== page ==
No matter what kind of work you do, the following will help you focus and simplify how you do it.
Set clear, specific goals.
The first step to simplifying your work is to be clear on its purpose.
Clear, specific goals enable a strategic approach, limit distractions, and cut down on the things that unnecessarily complicate your work.
For example, if your goal is to “sell copies” of a book you wrote the work that goes into doing so could easily drift off in a ton of different directions.
But if you define your goal as “to sell 1,000 copies of your book in the next three months,” it will lead you to generate a more streamlined, simplified plan to do so.
The specificity of a goal guides your tactics and helps you simplify your plan. It also ultimately helps you succeed.
Work complications are often a direct result of attempts to spin stories around what we do.
The truth is usually simple. It’s our embellishments and excuses that complicate things.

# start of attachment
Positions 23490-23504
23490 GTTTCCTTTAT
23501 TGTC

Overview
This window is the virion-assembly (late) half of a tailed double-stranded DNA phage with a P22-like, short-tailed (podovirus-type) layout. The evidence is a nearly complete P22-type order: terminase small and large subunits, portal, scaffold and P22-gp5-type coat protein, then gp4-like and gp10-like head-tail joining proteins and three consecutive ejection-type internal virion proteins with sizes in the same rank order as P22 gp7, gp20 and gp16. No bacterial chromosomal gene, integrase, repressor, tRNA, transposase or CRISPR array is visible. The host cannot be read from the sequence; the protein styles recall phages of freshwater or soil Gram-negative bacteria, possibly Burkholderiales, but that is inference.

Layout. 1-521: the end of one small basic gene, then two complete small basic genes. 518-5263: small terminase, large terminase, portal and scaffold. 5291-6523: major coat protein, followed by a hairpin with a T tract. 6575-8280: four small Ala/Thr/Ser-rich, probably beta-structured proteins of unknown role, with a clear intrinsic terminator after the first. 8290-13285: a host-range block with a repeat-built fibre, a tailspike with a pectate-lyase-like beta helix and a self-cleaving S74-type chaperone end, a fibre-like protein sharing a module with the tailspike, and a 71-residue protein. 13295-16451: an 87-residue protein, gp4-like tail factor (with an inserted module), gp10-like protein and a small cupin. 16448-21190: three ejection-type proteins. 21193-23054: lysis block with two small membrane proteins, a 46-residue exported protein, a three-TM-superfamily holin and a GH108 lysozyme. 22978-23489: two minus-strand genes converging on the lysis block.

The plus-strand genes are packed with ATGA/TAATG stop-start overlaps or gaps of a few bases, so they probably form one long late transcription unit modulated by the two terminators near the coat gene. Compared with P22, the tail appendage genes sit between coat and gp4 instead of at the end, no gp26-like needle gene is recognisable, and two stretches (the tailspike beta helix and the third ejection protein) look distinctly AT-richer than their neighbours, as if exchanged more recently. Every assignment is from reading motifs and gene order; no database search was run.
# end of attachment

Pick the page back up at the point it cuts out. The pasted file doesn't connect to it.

Don’t lie to yourself or others. Don’t make your work seem better, bigger, or worse than it is.
The more honest you are about your work, the more simple it becomes.
Ignore the rules.
Most rules complicate things.
They create hurdles and obstacles we have to navigate in our work. They turn straight line projects into labyrinths we must navigate.
But most “rules” aren’t actually rules.
What we consider to be rules are often just a set of expectations from others about how things are typically done — they’re rarely the only way things can be done.
If you have the courage to ignore the conventional wisdom, you’ll often find simpler ways to produce results.
While ignoring rules can free you up, it can also overwhelm you. So it’s just as important to create your own constraints around what you do.
When you create your own set of constraints— based on time, resources, or scope— you limit options and distractions.
Constraints force focus and illuminate a clear path to success. They simplify.
Constraints don’t only breed creativity — they also spark simplicity.
Don’t expect to do it all.
No matter who you are or what you do, you can’t do it all.
There will always be more things you want to do than you have time and resources available to do them.
When you acknowledge this, you free yourself up to simplify.
Because the less you obsess over the things you can’t do, the more you can focus on the things you can.
To simplify your work, you must learn to identify and ignore its ancillary elements and the first step to doing so is to recognize not every element of everything needs to be done.